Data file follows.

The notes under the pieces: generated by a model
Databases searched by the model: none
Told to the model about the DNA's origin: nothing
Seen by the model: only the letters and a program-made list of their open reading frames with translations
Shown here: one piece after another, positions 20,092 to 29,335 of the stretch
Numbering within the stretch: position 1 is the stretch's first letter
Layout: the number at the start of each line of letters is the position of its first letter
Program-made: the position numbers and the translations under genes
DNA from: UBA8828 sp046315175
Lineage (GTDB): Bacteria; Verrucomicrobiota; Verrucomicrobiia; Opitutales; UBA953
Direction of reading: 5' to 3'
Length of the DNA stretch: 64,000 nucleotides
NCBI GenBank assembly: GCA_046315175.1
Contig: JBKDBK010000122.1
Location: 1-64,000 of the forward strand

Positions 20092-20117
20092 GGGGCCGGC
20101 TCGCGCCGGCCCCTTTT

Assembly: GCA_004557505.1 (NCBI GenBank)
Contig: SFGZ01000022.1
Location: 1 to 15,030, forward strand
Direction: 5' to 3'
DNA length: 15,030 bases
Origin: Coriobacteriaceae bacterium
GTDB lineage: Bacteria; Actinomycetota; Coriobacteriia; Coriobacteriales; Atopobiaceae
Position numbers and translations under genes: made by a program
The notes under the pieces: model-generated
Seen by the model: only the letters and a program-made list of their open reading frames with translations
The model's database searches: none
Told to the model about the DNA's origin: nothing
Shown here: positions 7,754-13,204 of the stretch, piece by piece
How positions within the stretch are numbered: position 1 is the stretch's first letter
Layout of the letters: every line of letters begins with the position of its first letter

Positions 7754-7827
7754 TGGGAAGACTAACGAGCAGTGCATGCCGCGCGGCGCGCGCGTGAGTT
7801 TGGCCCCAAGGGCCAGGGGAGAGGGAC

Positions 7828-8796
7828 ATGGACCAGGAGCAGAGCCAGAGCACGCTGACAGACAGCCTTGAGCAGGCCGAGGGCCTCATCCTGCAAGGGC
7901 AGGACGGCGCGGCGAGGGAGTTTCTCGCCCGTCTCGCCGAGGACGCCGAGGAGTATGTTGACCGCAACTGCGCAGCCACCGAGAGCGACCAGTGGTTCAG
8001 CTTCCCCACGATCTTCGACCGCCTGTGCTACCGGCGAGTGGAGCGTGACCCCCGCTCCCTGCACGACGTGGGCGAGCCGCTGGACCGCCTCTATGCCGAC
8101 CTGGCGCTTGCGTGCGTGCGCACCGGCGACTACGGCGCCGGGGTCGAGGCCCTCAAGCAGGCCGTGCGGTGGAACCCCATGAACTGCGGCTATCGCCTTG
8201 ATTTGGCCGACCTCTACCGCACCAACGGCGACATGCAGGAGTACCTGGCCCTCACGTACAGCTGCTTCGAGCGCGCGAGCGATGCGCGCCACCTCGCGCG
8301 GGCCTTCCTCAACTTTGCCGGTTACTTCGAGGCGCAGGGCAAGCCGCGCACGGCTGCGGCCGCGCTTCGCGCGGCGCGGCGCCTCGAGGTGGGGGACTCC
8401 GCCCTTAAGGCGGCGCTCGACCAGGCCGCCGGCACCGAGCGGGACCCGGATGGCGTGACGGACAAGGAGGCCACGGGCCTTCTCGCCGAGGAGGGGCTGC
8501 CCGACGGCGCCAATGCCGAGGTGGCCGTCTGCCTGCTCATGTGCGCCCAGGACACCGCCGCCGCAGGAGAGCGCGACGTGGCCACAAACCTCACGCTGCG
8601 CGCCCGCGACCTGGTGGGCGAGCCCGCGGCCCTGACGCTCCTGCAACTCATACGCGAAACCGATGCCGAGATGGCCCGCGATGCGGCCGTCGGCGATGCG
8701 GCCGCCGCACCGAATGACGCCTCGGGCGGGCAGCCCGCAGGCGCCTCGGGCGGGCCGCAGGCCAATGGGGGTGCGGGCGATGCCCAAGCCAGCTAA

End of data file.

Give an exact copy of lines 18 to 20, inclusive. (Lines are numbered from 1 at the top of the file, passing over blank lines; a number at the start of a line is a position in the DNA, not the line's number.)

20101 TCGCGCCGGCCCCTTTT

Assembly: GCA_004557505.1 (NCBI GenBank)
Contig: SFGZ01000022.1